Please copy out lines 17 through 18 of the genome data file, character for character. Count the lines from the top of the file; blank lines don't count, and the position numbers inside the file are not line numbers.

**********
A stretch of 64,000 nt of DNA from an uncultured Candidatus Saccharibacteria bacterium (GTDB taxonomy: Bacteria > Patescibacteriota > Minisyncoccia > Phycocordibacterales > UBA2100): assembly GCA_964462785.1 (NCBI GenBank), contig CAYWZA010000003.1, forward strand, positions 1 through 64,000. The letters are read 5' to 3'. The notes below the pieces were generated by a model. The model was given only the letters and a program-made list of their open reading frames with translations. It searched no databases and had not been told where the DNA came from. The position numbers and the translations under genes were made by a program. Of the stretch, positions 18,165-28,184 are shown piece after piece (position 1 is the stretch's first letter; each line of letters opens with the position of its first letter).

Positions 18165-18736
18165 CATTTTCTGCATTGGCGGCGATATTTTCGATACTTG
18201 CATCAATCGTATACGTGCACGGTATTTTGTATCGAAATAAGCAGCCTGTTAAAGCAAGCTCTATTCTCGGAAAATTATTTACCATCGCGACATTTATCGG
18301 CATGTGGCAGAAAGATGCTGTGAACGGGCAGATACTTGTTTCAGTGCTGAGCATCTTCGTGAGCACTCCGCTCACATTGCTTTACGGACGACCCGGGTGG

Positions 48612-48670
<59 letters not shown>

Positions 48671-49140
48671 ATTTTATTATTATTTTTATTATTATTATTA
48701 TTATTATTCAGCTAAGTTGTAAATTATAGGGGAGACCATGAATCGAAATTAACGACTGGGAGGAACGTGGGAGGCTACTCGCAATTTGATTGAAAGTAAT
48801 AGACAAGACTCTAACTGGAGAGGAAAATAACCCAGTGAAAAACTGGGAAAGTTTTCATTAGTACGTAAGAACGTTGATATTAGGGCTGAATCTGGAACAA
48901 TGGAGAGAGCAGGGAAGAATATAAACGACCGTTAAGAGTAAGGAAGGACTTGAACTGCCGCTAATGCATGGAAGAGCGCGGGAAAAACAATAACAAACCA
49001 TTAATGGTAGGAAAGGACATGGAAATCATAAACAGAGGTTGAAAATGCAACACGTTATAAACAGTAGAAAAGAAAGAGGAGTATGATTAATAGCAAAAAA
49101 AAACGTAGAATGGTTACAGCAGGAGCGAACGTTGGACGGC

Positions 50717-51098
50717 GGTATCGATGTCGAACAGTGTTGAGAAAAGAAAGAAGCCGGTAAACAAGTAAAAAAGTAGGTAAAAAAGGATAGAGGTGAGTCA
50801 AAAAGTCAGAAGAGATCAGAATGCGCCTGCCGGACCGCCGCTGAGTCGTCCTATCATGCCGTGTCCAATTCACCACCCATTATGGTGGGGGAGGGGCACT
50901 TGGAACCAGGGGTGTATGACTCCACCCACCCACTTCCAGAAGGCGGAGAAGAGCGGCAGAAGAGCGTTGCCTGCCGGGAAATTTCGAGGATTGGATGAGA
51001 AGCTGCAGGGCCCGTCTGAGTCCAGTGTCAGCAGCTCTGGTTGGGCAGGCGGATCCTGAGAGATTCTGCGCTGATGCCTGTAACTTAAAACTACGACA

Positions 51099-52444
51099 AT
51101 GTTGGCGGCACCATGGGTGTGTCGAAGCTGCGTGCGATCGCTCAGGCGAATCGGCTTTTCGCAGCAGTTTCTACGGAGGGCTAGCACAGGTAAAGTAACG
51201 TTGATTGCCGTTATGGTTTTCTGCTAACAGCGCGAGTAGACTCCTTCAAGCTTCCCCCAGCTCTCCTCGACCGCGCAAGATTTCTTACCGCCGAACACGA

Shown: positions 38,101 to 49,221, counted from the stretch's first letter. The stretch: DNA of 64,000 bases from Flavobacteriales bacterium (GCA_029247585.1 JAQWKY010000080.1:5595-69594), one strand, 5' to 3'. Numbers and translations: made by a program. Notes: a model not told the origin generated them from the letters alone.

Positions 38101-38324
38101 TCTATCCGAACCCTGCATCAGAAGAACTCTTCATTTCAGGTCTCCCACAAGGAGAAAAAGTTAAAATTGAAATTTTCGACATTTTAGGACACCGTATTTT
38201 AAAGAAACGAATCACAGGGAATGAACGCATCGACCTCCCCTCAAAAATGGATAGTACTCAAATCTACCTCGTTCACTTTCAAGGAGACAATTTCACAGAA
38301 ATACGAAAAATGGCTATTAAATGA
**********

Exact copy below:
50801 AAAAGTCAGAAGAGATCAGAATGCGCCTGCCGGACCGCCGCTGAGTCGTCCTATCATGCCGTGTCCAATTCACCACCCATTATGGTGGGGGAGGGGCACT
50901 TGGAACCAGGGGTGTATGACTCCACCCACCCACTTCCAGAAGGCGGAGAAGAGCGGCAGAAGAGCGTTGCCTGCCGGGAAATTTCGAGGATTGGATGAGA